People love chairs. Sofas and chairs are comfortable and give us welcome rest. We sit on the car seat when we drive; we sit on office chairs at work; we sit on other chairs in restaurants or at home when we eat dinner; we sit on a couch watching TV or surfing the Internet . . . Have you ever thought about how much of your life you spend sitting? You’d probably be shocked. But not only do we lack awareness of how much time we sit, we are even less aware of what it does to our bodies. Sitting in chairs usually keeps our hips at about 90 degrees—but this position locks the whole body. (Think of a chair as a kind of “shoe” for the whole body, forcing it into unnatural positions.)
When you sit on a chair, most of the force concentrates in your lower back, scrum region, and around the hip area—because your lower body doesn’t really support your upper-body weight. “Support” is a key word. Chairs encourage us to not to support the body as we sit because chairs are so comfortable. But this invites us to lounge in some of the worst postures—and the consequences are costly, often leading to excruciating back pain, or other body ailments.
Ironically, chairs are designed for a prime purpose: to allow us to rest with no effort. But because of this, we developed a habit of letting gravity take over our bodies. The way we relate to gravity, locking our hips at 90 degrees when we sit in chairs, creates posture problems our ancestors never had to deal with 100,000 years ago. And, again ironically, although we have infinitely superior medical technology today, our ancestors had better, healthier, more robust lower-backs thousands of years ago.
Solution: The Monkey Lifestyle
So what are we to do? Obviously, it makes little sense to suggest that people stop wearing shoes and sitting on chairs. That’s just not feasible for modern lifestyles. For example, as I write this, I am sitting on a chair wearing shoes! Nevertheless, I have an effective solution . . . something we can all incorporate into our lifestyles. Little by little, we can reverse the modern tendency of being too comfortable and lazy.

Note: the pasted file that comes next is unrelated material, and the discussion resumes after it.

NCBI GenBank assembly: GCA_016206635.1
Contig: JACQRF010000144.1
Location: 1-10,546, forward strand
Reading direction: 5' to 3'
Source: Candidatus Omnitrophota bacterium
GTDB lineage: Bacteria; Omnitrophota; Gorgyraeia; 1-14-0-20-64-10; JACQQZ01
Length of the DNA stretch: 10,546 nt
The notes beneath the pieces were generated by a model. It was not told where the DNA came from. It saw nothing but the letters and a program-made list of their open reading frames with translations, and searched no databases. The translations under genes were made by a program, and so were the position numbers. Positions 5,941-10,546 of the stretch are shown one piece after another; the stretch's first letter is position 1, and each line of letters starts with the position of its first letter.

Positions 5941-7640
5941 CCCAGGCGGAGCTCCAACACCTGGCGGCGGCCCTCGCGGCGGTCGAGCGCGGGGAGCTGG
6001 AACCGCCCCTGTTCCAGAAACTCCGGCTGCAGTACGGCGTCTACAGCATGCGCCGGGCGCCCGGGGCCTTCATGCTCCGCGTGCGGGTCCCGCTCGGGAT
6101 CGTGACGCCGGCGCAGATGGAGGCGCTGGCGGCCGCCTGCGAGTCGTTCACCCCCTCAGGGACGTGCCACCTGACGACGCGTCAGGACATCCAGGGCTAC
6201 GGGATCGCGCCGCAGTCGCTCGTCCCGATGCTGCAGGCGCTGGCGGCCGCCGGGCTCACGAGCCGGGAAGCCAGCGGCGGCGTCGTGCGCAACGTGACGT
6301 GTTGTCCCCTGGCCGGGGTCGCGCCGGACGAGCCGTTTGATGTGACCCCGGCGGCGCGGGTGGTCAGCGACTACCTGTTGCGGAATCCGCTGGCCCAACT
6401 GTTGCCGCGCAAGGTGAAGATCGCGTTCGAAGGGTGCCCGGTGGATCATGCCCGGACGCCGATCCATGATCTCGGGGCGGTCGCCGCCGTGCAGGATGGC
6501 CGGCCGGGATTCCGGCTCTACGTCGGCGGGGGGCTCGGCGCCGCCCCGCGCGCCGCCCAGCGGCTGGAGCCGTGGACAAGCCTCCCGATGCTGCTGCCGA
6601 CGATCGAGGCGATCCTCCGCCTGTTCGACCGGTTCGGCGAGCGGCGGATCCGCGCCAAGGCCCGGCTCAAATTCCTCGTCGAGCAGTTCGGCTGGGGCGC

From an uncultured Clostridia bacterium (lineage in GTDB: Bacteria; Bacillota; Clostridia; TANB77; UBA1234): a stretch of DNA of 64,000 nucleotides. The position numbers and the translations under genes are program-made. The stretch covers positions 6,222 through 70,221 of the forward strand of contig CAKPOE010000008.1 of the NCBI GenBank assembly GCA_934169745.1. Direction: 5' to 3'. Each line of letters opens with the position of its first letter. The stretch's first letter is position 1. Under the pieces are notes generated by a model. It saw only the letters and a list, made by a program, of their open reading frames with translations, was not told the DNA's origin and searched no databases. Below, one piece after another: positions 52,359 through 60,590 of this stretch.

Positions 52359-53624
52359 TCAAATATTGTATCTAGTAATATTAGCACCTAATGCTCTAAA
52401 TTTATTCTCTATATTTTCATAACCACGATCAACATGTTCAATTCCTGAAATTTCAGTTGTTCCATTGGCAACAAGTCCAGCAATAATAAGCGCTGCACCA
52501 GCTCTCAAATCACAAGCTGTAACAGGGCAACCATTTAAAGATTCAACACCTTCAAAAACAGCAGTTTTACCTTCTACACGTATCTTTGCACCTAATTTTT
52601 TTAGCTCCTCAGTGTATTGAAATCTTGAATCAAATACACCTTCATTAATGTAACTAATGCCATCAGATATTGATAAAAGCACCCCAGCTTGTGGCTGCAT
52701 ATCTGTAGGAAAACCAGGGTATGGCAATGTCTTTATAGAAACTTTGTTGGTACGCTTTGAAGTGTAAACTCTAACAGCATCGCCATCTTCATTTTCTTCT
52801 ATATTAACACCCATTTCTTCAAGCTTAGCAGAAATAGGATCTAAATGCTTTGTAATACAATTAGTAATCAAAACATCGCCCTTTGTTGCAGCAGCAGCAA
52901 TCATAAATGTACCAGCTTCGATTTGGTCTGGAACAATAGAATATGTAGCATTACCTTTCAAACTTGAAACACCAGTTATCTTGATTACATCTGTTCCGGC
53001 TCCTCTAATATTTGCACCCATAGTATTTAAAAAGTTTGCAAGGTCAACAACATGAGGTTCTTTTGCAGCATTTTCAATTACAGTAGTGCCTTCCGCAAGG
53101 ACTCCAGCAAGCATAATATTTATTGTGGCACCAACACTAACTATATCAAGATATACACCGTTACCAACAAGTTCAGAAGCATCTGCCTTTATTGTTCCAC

The solution? Use our feet like our hands and sit on the ground as much as our lifestyles allow us to. Bottom line: We need to learn from monkeys.
Monkeys are mobile, flexible, and strong because they spend almost all their time on the ground (when they’re not climbing trees). They use it so they retain it. By contrast, we modern humans stopped using the natural capacities of our feet and rumps (as well as our lower-back, spine, shoulders, neck, etc.) a long time ago—and our medical bills reveal the high cost of breaking our ancestral covenant with nature.
The irony continues: We assume that sitting on the ground is uncomfortable and “not good” because if we try it now, today, we will likely feel pain very soon. However, as a matter of fact, the pain arises because we stopped going to the ground.
The solution: we need to shift our mindset. As much as possible, let’s spend time barefoot and sitting on the ground. Try it. Explore sitting in a position that might be a little uncomfortable at first. You can always make it more comfortable by using a blanket or cushion. You can try crossing your legs or stretch your legs in front of you, or perhaps (if you do not have a severe hip, knee, or foot injury) try Japanese seiza where your sitting bones rest on your heels. It might be a little uncomfortable, but it needs to be in order to change old unhealthy habits. When you do this for five minutes a day, you will soon start feeling the difference in how your hips and back feel. They will feel more “open” and flexible.
Incorporate this “monkey lifestyle” daily, and you will be on the way to the healthy hips and back our simian ancestors had 100,000 years ago.